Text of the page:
|THE PILL BOX|
A CATALOG OF CULTURE & BARBARITY
Scarface was DISCO when it first came out (the clothes, the music, the drugs). There's a thread between the tackiest disco and hiphop that got marginalised when James Brown breaks took over the genre.
Maybe the presence of the movie in hiphop is some kinda 'reclamation' of tack and glamour in hiphop. 'Keeping it Real' didn't really figure in 99% of hiphop, and its overstated 'potitical' edge may have just been an early 90s fad inspired by PE's crossover success. Look at rap before 86, and there's a lot more in common with Chic than the Last Poets.
I think too the role of the VHS in all this cant be understated - favourite films became loops you played and replayed, alone or with friends. "Sampling" of favourit (e.g.) Scarface lines just became the hi-tech equivalent of playground run-throughs the day after of Python or whatever.
Scarface may have been white, but there WAS also a lot of 'underground' black humor - from parents albums, or from samizdat VHSs - that went into bits of Rap. Ditto, of course, a key element in the 'normalisation' of Porn.vzp
Maybe he's just been trying to do too much; cos I also think his recent books on THE MANCHURIAN CANDIDATE and LIKE A ROLLING STONE are among his way weakest work...
But even tho I disagree fundamentally with a lot of his theoretical stances (and just plain don't *get* some of his enthusiasms) - I still return time and again to the earlier work - Mystery Train, Lipstick Traces, Dead Elvis, and bits of the Dylan book - for pleasure and inspiration.
the 'scarface' dvd actually has a documentary 'Def Jam presents: Origins of a Hip Hop Classic', with contributions from pretty much everyone. puff daddy says he's seen it "63 times". most of them say calling coke "yayo" ("llelo") really took off *after* 'scarface'. also it plays up how the film went down with latinos -- who i don't think had a big crim-cultural profile before the film came out (?).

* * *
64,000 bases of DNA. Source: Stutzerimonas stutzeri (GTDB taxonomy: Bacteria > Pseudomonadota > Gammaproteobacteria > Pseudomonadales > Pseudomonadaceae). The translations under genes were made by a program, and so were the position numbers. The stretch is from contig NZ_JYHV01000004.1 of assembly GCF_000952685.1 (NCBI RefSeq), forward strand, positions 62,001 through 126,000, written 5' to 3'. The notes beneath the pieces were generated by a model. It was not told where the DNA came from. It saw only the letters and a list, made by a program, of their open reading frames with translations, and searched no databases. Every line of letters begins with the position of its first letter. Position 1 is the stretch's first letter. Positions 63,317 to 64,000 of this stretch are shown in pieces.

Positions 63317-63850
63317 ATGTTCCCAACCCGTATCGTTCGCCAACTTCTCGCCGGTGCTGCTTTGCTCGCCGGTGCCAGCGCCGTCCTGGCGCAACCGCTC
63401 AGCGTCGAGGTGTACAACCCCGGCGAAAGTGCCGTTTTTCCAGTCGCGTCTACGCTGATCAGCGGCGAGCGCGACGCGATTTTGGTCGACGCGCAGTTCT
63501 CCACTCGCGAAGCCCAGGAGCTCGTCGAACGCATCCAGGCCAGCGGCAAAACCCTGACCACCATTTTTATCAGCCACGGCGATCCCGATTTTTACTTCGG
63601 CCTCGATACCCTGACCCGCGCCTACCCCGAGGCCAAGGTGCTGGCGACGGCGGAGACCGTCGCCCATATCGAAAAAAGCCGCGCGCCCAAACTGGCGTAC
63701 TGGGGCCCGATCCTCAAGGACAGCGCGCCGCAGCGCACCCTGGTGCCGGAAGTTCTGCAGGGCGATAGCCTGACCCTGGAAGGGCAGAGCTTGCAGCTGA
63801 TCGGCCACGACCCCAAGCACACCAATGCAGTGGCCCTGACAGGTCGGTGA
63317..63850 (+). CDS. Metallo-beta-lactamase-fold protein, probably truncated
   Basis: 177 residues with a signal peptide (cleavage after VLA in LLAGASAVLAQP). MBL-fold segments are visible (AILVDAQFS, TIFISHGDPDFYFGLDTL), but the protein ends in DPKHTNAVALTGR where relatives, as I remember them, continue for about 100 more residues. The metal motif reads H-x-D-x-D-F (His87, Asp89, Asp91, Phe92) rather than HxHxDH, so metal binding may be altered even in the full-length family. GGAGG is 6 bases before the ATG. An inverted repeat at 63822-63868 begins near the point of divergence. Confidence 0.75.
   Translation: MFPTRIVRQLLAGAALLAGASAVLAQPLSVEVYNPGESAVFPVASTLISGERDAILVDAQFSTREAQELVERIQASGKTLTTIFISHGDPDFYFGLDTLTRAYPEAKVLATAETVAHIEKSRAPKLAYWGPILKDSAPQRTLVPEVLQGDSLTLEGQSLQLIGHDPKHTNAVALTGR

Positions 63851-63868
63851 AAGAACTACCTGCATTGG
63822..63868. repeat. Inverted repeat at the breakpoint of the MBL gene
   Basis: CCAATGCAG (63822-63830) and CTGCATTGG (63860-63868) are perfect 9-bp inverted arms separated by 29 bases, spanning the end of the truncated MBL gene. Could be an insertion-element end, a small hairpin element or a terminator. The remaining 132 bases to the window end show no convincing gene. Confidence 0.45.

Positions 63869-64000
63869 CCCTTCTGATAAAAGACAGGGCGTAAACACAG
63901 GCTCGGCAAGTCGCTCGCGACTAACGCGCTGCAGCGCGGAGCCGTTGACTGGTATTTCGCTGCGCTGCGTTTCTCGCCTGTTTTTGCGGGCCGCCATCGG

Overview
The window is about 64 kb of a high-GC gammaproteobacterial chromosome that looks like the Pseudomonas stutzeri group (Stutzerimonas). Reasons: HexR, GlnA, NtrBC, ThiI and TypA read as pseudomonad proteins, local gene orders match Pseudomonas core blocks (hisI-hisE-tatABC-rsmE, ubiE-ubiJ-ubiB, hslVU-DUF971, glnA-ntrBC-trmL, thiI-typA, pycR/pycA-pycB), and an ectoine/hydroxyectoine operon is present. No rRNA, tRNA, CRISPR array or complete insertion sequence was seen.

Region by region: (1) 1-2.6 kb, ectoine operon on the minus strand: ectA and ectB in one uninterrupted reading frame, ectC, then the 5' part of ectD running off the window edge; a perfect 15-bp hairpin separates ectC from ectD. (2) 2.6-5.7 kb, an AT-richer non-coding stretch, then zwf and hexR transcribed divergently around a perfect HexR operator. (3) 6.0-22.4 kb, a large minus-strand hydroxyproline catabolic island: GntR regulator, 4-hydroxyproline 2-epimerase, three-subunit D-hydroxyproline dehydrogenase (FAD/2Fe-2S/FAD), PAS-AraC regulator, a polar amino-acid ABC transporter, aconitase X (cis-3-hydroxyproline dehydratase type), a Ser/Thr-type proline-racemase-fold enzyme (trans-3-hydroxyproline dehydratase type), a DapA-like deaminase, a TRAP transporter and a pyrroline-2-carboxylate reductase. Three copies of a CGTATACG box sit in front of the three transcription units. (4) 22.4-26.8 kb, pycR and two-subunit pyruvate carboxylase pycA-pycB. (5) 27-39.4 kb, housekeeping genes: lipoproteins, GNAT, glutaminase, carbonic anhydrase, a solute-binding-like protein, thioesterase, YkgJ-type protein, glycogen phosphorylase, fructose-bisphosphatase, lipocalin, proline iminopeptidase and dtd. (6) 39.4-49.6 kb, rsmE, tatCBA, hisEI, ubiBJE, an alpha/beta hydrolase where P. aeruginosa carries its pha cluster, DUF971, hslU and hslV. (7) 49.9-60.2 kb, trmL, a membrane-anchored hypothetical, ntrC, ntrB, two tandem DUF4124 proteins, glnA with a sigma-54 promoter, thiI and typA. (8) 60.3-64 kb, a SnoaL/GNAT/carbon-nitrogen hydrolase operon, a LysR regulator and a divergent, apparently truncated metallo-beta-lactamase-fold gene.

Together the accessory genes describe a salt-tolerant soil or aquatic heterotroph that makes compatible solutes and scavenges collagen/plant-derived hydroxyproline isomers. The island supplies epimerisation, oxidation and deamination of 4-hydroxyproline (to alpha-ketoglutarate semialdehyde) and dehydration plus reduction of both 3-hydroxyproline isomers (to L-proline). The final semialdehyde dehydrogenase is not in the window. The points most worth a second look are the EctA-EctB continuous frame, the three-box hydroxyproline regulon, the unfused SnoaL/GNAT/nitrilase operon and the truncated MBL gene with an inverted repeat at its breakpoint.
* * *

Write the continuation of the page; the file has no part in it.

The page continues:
You see - off the top of my head, very very roughly - this is a vague unease of a suspicion I have with marcus... his "American" figurhead... it just feels a bit Springsteen-esque to me; it's a bit sturdy and truth-telling and 'authentic voice of' for my own particular taste... know what i mean? His "American" voice is portenous and MEANINGFUL, in a very Lit Crit kinda way, too much of the time; a tacky Latino disco, say, isn't the sort of place he would look to for sacraments and signs, portents and pleasures. (Rap, too, is a *glaring absence* in his round up of American 'prophetic' voices...) I mean, OK, fair dues, he can't write expertly and passionaely about EVERYTHING... but that begs the Q, as some correspondents have indicated here, I think, previously, begs the Q: why, then, try to propound a purportedly all-inclusive Theory of Everything American ...? Why not just concentrate on the gist and grain, tensions and timbres, of the stuff you DO know inside out? And not try sell us a dubious macro legend: "Prophecy and THE American Voice." Rather, surely: Prophecy and ... SOME American Voices, no?Post a Comment